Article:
If you want a better shot at getting an IPO share, here’s what you need to know.
Investors who want to participate in initial public offerings (IPOs) but are unsuccessful often have these queries after being denied access to any shares. Share allotment in recent IPOs has dissatisfied investors of all experience levels. Recent public offerings have been extremely well received, making it challenging for investors to get allotments.
We get a lot of questions concerning the IPO allotment procedure, so we’ve compiled this guide to answer them. This should help to clarify the procedure and improve applicants’ odds of being selected for the initial public offering.
Before we can take measures to improve our chances of being allotted shares in an initial public offering (IPO), we need a thorough understanding of how IPOs are allocated. In spite of the fact that following these guidelines is no guarantee of obtaining an IPO allotment, it will increase your chances significantly.
How to Improve Your Odds of Getting Allotted Shares in an Initial Public Offering
- If there was an oversubscription for shares in the retail category, registrars were required by market regulator SEBI to allocate them proportionally prior to October 2012.
- This meant that a bidder who put down INR100,000 or INR150,000 had a better chance of receiving shares than a bidder who put down just INR15,000. Formerly, this method functioned properly in initial public offerings (IPOs) where demand was exactly proportional to, or lower than, the number of shares being offered.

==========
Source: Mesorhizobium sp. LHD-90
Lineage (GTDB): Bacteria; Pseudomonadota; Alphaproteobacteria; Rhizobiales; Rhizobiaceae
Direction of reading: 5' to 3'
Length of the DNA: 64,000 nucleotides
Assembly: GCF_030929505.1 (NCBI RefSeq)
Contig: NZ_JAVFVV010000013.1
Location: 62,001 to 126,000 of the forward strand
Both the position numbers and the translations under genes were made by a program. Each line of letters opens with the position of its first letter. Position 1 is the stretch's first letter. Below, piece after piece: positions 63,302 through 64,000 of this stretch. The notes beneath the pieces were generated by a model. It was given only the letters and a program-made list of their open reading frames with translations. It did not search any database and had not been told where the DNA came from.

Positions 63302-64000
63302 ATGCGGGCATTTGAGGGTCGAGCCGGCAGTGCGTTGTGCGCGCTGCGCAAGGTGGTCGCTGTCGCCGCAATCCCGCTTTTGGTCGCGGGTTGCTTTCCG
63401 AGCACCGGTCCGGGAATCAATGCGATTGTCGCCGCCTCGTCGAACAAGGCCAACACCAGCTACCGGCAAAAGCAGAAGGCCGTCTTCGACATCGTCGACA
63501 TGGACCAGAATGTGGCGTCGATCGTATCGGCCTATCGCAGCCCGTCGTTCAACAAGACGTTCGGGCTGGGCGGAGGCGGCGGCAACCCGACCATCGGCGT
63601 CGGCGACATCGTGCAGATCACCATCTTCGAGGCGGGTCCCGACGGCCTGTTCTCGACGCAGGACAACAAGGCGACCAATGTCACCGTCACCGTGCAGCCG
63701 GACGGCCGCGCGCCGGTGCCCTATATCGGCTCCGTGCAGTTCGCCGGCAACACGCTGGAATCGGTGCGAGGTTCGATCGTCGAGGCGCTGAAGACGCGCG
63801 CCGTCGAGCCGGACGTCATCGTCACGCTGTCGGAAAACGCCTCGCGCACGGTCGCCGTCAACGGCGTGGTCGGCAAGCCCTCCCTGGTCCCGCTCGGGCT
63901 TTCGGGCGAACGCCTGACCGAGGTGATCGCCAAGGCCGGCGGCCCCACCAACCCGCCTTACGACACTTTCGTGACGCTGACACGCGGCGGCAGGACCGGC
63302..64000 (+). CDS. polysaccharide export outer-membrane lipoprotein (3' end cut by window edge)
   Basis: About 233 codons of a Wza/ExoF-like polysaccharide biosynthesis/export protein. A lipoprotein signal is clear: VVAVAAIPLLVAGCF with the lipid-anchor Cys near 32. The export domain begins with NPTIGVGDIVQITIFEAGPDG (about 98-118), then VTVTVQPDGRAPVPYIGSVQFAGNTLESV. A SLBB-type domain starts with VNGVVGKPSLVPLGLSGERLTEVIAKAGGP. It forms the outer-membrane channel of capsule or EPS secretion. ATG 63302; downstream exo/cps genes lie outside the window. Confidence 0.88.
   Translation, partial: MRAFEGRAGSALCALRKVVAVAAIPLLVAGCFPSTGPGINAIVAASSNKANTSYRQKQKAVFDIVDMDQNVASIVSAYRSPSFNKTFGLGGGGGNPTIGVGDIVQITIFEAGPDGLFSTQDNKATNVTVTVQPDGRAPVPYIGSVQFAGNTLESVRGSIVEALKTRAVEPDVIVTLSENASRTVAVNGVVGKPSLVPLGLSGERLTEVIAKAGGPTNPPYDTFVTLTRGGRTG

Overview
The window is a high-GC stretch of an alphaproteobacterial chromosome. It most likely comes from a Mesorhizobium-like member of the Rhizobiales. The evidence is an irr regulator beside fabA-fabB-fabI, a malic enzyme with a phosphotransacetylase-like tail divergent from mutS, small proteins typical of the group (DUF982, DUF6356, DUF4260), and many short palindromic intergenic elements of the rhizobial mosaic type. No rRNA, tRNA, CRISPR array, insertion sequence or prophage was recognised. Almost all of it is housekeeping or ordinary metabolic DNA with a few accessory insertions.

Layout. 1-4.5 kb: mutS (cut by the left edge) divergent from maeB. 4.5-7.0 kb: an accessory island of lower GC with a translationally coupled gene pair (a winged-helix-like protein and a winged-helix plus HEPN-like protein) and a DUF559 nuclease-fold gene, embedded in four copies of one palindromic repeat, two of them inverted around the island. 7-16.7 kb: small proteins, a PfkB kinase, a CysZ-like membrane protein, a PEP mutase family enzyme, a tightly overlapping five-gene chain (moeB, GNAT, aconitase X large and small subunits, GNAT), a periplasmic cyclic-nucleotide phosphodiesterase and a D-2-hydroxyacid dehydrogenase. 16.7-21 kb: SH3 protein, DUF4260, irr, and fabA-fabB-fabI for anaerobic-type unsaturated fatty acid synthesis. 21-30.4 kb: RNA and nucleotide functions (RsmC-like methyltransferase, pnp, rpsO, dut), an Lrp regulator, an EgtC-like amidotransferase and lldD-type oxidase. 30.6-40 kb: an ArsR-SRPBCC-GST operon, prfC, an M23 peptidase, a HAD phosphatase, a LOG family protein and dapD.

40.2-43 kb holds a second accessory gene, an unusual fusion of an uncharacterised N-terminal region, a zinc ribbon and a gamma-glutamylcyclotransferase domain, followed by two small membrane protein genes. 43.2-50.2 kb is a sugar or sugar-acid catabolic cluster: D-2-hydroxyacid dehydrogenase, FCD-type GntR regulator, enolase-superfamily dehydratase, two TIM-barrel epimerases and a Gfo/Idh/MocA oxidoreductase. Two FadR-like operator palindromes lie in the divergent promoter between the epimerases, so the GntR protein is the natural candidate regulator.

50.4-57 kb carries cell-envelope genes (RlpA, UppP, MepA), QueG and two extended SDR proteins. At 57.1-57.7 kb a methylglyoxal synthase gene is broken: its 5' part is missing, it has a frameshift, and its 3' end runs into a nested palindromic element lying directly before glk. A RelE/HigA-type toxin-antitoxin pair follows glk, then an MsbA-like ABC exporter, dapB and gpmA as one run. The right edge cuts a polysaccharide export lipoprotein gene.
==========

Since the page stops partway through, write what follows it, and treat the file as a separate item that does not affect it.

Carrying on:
- When demand outpaced supply, the method inevitably aided large applications. It has been found that many high-net-worth individuals (HNIs) put their money in the retail category in order to corner shares. Of course, it didn’t sit well with SEBI.
- Therefore, SEBI introduced a new IPO allotment method in October 2012 that mandated treating all retail individual investor (RII) applications the same. Shares are distributed to applicants in accordance with the new approach, with the minimum application size guaranteed. Once again, full allotment will be granted to all retail investors if demand is lower than supply.
- If there is more interest than supply, we shall divide the total number of equity shares available for assignment to the category by the minimum bid lot to determine how many investors will be allocated shares. Any allocation made under the current rules must be smaller than the smallest unit available for bidding.
Improve your odds of getting an initial public offering allocation with these 6 pointers
Now that we understand the reasoning behind allotment, we can examine ways to improve the odds of getting shares in an initial public offering. Given the high demand for IPO shares, it’s clear that investors have few options. However, there are strategies that can help you dodge the hazards and get the most out of your allotment. A better probability of getting an IPO share might be yours by following these easy steps.
Here are the six most important things you can do to improve your odds of getting an IPO allotment. While there is no way to guarantee an IPO allotment, taking these precautions will greatly increase the likelihood that you won’t be disqualified for insignificant reasons.
1. Don’t use big apps
- As was said above, the current SEBI allotment process treats all retail applications (those that are less than INR200,000) the same. This means that making a big application of INR100,000 won’t help if there are already too many. Big applications only make sense when there is a good chance that the retail segment will remain undersubscribed in a large IPO.